ASHLAND, N.H.—In an effort to offer customers one-stop shopping, Freudenberg-NOK Sealing Technologies has invested about $2 million in a dedicated engineering testing and validation center on the campus where its existing oil seal manufacturing facility is located.
Built from the ground up beginning in 2016, and opening in July in central New Hampshire along Lake Winnipesaukee, the 3,100-sq.-ft. testing center boasts 40 different state-of-the-art testing rigs that can measure pressure, temperature, frictional torque and speed capabilities, as well as changes in mechanical properties, leak detection and failure analysis in seals and sealing components.
"The center represents one of the largest investments in the market in the last 50 years," said Marcel Santos, global director of business development engineering services. "We were running out of capacity in Germany and decided to invest in Ashland (on the production side, which became operational in 1998)."
Thus far, the Ashland facilities produce and test only oil seals.
Freudenberg also offers testing and validation services to radial shaft seal customers through its Engineering Service Center in Weinheim, Germany. At 16,200 square feet, that center is the largest seal testing center in the world with more than 300 modern test rigs, according to Santos.
"While Freudenberg Sealing Technologies has long offered testing as an option to our customers, establishing a separate, dedicated engineering service unit takes product testing capabilities to a new level of sophistication and access," Santos said. "We can run 24 hours a day and have already developed and invested in the newest testing equipment available. Now, with engineering centers in both North America and Europe, we can handle customer service requests from any region."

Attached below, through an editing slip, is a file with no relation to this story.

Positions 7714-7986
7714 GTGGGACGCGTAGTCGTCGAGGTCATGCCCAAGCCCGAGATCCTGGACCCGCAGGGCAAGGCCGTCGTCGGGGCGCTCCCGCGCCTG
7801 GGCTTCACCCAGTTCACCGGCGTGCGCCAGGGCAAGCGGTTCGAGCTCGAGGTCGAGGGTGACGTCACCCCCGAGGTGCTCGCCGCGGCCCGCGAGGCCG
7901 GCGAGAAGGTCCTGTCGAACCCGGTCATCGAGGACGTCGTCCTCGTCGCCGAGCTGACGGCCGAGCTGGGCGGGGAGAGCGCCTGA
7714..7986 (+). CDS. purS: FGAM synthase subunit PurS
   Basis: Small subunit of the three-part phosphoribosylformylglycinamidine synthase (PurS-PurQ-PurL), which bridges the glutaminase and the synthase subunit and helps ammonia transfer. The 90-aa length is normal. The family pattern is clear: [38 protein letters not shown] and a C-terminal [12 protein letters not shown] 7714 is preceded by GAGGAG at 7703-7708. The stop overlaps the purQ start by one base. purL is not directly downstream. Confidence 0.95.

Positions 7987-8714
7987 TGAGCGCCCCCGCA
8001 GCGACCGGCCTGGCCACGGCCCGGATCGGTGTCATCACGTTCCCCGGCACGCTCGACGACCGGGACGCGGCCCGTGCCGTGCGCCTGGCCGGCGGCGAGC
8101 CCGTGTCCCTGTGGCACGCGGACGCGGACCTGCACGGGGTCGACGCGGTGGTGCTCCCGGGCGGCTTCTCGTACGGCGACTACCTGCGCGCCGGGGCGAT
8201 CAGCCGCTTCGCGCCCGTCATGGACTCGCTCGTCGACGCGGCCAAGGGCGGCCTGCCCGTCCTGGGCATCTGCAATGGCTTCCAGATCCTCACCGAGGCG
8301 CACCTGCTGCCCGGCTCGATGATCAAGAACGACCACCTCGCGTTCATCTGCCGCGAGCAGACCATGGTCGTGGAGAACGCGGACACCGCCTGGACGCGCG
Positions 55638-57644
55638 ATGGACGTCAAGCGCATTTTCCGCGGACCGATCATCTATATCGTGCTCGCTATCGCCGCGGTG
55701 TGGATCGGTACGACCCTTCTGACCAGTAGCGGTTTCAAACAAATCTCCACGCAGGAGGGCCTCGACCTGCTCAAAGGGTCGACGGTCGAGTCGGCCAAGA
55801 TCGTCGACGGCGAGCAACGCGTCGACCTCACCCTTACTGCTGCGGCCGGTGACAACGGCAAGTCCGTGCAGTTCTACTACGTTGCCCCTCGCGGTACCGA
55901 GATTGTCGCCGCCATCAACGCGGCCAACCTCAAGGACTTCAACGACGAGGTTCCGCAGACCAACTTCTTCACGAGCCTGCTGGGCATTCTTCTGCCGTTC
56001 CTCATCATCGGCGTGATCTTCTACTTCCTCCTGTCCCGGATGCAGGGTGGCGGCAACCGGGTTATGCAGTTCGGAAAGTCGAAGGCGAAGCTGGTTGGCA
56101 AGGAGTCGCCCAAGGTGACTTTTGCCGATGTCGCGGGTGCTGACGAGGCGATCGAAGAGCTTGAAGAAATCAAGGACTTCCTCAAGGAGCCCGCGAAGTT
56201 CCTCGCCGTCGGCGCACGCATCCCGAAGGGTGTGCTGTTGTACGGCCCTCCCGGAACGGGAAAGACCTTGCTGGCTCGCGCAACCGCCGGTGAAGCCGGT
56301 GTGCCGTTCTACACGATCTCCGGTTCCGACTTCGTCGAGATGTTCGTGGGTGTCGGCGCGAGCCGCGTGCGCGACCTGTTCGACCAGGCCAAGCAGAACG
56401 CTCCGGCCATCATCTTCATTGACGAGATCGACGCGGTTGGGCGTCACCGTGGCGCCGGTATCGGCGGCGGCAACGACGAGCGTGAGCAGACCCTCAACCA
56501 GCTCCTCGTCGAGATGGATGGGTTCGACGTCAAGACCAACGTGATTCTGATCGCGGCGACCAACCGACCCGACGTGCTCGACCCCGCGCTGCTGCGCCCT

The two Ashland facilities employ about 90 people overall, Santos said, with six of those people working in the new testing center.
With radial shaft seals used in seemingly unlimited industrial applications—from tiny seals for use in micro actuators on dental drills and surgical equipment to massive designs for 95-liter, 15-ton marine engines—Freudenberg's engineering service centers offer validation for complex and expensive sealing systems.
While Freudenberg spent about $1 million in new testing equipment and another $1 million on the Ashland building itself, the company already is seeing a return on its investment.
Besides the aforementioned analytics that can be measured, Santos said FST is receiving quite a few requests for shaft characterization analysis. In addition, the Ashland facility can test for thermal cycling, slurry (sand), hydraulic (both at the oil seal component level and the hydraulic motor), static measurements and vibration.
"Pretty much everything a customer requires we can test for," Santos said. "We've been in this industry over 100 years. We have seen everything, from the smallest to the largest seal systems."
And in every case, the more that testing can mimic reality, the more money and downtime a customer can save, Santos said.
For example, an agricultural tractor seal needs to operate in -40°F weather in a Canadian winter, as well as in 130°F weather in Dubai. Freudenberg is able to cover this temperature range at its Ashland facility.
In addition, a seal on a motorcycle that goes from 0 to 10,000 RPM in three seconds requires different testing than a tractor running at a much slower speed. And the environments are far different, as agricultural equipment tends to see dirty, grainy surroundings—which Freudenberg can mimic at Ashland with its slurry tests using Arizona sand, fine dust that is thrown at the oil seal during testing.
"We run everything. We run their protocols and we run our own protocols," Santos said.